WASHINGTON — The Degradable Polymers Council has developed guidelines for biodegradable bags used in composting, a move that aims to bolster plastic bags against paper and help stave off legislative attempts to ban plastic from composting.
Michigan legislators last fall considered banning plastic bags from compost piles, and industry officials hope labeling products that meet DPC guidelines will allay consumer skepticism about the range of plastic bags that claim to be degradable.
DPC members adopted guidelines being considered by the Committee for European Normalization, a standard-setting body, said Frederick Scheer, chief executive officer of Biocorp Inc., a Los Angeles-based biodegradable bag extruder and a DPC member.
The standards were adopted to ``avoid any kind of trouble similar to the ones 10 years ago when chemical companies were playing with the words and announcing their products as biodegradable'' when they contained polyethylene that was not biodegradable, Scheer said.
The new guidelines say how quickly a bag must degrade to be labeled biodegradable or compostable. For example, no more than 10 percent of a bag's original weight can remain on a three-eighths-inch screen after 12 weeks of exposure.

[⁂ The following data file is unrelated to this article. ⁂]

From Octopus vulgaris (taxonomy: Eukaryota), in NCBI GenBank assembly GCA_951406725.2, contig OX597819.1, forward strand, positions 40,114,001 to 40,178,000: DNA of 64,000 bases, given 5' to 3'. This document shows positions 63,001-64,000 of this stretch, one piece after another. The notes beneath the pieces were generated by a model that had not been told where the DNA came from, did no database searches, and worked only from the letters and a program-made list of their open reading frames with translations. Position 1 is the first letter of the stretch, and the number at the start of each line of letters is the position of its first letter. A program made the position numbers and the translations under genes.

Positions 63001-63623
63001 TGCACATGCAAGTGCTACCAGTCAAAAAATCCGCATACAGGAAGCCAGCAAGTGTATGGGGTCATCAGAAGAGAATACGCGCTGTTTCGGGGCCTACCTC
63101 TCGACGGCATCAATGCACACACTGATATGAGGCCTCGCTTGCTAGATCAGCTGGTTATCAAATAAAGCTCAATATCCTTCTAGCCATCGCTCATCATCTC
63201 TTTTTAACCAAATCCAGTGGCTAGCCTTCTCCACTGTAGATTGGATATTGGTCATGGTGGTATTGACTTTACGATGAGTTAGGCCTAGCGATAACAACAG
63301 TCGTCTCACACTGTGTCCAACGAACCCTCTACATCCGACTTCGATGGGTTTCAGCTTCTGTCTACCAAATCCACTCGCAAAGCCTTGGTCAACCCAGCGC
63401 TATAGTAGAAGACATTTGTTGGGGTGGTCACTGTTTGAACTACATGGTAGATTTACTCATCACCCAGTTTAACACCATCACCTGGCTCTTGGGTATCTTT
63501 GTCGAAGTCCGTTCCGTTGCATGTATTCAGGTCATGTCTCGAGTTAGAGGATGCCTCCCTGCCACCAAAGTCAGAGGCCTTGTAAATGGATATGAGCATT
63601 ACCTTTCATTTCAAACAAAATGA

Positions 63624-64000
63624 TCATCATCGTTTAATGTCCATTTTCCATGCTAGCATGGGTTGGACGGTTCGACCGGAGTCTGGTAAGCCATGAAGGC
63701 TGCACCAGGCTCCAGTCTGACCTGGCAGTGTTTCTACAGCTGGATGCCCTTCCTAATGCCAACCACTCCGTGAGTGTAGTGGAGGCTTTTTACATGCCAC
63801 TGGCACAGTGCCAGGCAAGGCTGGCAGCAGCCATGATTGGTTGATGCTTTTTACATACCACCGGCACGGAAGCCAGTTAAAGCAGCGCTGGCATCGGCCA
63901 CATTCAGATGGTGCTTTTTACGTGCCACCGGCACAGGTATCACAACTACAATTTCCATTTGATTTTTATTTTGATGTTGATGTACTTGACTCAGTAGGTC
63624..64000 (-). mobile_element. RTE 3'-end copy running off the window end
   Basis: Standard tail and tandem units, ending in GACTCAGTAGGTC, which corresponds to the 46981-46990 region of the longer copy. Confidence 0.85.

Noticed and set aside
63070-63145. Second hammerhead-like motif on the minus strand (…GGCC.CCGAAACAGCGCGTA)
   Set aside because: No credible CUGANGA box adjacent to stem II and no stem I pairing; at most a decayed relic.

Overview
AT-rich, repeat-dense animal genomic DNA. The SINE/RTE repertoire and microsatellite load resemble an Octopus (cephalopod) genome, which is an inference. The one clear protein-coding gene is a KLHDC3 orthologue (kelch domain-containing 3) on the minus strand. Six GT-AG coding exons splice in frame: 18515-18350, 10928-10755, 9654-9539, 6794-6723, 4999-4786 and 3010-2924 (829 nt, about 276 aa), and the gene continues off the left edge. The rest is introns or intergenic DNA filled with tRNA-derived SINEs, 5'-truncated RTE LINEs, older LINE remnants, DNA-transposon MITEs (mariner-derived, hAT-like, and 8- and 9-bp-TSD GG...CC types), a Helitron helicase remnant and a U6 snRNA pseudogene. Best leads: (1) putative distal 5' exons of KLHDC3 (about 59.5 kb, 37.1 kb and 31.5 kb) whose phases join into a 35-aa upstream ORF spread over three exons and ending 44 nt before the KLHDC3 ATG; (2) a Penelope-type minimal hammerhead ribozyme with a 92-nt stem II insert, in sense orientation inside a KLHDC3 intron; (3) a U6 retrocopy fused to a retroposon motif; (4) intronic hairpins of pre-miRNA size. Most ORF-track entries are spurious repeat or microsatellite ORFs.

Most companies that make genuinely degradable polymers will be able to meet the guideline, which ``is not established as a high barrier,'' said John Malloy, DPC staff director.
``It is established to say a bag should act a certain way in a compost pile. Nobody should have trouble meeting the standard,'' Malloy added.
However, bags that are not designed to be biodegradable will not meet the guideline, he said.
DPC is a unit of the Washington-based Society of the Plastics Industry Inc. All DPC member companies should be able to meet the guideline, said Graham Chapman, DPC vice chairman and vice president of technology for Novon International Inc., a Tonawanda, N.Y., maker of additives to biodegradable bags.
Degradable bags are usually 11/2 to five times more expensive than nondegradable PE bags, but they compete more with paper bags than with other plastic bags, he said.
``This will give people the satisfaction that plastic will work,'' Chapman said. ``That is something we've had to fight for a long time.''
Some industry officials also have said that local governments are skeptical of composting claims because some regular PE bags have been touted as biodegradable.
The Composting Council, based in Bethesda, Md., has given a generally good reaction to the guidelines and participated in recent DPC meetings about them, Chapman said. Composting Council officials could not be reached for comment.
Michigan's effort to ban plastic from compost piles was the most significant legislative activity recently, Malloy said. That push is dormant now, but could reappear, he said.